What are Tenterhooks?
Being on tenterhooks is a phrase that tends to mean you are anxiously or tensely waiting, or merely anxious. This usage showed up in the 1700s and was well understood at the time. Today, you might use the expression and be fully understood, but people may wonder what tenterhooks actually are, since they are no longer in common use.
The initial use of the modern idiomatic phrase was metaphoric. Being on tenterhooks referred specifically to the process of cloth making employed in Europe as early as the Middle Ages. After cloth was milled and washed, it had to be dried, but this posed a problem. Normally, drying meant the cloth would shrink significantly, which was undesirable. Cloth makers would make less profit if the cloth shrunk, since cloth was sold by lengths. Less cloth after the drying process translates to less money for the cloth maker. To avoid losing profits and valuable cloth, during the drying process cloth was tented to prevent it from shrinking.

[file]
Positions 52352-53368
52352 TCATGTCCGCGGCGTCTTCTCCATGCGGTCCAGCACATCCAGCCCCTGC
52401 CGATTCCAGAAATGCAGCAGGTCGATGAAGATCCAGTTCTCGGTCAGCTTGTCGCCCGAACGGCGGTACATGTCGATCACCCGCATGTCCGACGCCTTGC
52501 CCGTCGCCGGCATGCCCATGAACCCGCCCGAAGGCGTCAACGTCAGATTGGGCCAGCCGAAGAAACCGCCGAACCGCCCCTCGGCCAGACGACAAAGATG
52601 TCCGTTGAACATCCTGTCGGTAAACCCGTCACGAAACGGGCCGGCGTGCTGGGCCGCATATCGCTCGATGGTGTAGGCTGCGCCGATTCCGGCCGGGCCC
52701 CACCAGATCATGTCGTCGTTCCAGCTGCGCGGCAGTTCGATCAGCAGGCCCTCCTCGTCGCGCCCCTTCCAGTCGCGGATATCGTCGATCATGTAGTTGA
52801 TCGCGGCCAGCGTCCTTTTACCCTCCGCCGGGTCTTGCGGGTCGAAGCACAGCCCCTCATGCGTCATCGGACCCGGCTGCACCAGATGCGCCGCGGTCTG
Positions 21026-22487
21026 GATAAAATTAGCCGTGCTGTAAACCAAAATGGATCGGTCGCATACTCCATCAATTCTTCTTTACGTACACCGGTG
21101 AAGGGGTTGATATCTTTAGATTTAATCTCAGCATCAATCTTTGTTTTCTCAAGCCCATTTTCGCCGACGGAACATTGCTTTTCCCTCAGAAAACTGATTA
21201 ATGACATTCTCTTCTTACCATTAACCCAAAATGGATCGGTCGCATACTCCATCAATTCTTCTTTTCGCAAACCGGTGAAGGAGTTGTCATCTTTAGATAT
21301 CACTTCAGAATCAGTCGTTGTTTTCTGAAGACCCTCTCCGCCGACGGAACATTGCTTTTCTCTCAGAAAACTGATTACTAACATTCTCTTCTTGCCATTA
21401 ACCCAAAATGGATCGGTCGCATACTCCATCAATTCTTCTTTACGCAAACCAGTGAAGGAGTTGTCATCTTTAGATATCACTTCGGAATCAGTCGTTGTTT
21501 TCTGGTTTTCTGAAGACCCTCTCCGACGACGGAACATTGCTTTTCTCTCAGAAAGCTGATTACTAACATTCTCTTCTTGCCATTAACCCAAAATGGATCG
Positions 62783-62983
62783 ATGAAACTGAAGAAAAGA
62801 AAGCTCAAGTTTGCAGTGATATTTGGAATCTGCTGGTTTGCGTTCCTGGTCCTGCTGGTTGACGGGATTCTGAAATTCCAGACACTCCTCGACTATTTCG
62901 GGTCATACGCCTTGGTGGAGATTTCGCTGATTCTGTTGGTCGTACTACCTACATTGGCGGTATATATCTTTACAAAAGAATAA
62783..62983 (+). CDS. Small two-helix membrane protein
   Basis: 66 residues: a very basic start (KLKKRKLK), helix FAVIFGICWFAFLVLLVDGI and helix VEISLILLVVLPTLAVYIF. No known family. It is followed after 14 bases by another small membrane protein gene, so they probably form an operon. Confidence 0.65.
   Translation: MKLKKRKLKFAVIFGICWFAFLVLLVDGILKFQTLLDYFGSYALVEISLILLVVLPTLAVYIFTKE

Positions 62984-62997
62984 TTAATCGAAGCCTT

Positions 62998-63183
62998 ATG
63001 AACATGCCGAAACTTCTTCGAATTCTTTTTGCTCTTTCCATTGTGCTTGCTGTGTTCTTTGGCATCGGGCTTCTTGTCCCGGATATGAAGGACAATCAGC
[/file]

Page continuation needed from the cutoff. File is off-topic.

Tenting meant the cloth was stretched out or suspended, like a tent, and usually attached to hooks, often simple nails, that were, as you might guess called tenterhooks. Thus cloth on hooks was stretched tight to dry. This sped up the drying process and prevented the cloth from shrinking. The actual tenting process was usually accomplished via small or large devices called tenters, usually wooden frames upon which the cloth would be attached to the hooks.
Tenters are no longer in common use, and as such, tenterhooks have largely disappeared from use. The closest modern comparison might be actually using a tent, which is normally canvas or nylon stretched over a frame and then hooked or attached to keep stable. Although the name tenterhooks or tenters are no longer used, the current expression survives the old process.
As such, a person on tenterhooks is stretched tight and waiting, translating to anxiousness. Someone waiting for a job offer, the answer to an important decision or a sequel to a book may be said to be waiting on tenterhooks.
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